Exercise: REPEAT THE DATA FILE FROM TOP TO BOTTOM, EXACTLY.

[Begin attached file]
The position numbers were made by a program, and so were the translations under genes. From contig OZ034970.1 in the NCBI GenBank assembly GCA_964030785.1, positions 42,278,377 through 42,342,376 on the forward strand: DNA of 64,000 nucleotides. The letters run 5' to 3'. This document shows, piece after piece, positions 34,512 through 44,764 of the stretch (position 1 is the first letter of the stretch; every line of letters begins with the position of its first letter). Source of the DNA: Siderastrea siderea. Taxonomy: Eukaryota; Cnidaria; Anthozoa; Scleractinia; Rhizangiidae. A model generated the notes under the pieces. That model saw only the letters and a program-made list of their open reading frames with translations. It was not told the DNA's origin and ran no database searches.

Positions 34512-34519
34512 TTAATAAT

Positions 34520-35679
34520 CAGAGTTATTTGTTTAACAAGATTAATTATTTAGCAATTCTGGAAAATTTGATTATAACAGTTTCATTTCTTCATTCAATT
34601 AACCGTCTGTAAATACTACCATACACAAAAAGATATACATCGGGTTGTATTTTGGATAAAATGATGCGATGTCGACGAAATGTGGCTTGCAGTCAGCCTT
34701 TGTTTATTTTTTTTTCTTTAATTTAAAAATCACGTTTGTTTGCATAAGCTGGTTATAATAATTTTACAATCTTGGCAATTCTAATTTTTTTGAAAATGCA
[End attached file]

The position numbers were made by a program, and so were the translations under genes. From contig OZ034970.1 in the NCBI GenBank assembly GCA_964030785.1, positions 42,278,377 through 42,342,376 on the forward strand: DNA of 64,000 nucleotides. The letters run 5' to 3'. This document shows, piece after piece, positions 34,512 through 44,764 of the stretch (position 1 is the first letter of the stretch; every line of letters begins with the position of its first letter). Source of the DNA: Siderastrea siderea. Taxonomy: Eukaryota; Cnidaria; Anthozoa; Scleractinia; Rhizangiidae. A model generated the notes under the pieces. That model saw only the letters and a program-made list of their open reading frames with translations. It was not told the DNA's origin and ran no database searches.

Positions 34512-34519
34512 TTAATAAT

Positions 34520-35679
34520 CAGAGTTATTTGTTTAACAAGATTAATTATTTAGCAATTCTGGAAAATTTGATTATAACAGTTTCATTTCTTCATTCAATT
34601 AACCGTCTGTAAATACTACCATACACAAAAAGATATACATCGGGTTGTATTTTGGATAAAATGATGCGATGTCGACGAAATGTGGCTTGCAGTCAGCCTT
34701 TGTTTATTTTTTTTTCTTTAATTTAAAAATCACGTTTGTTTGCATAAGCTGGTTATAATAATTTTACAATCTTGGCAATTCTAATTTTTTTGAAAATGCA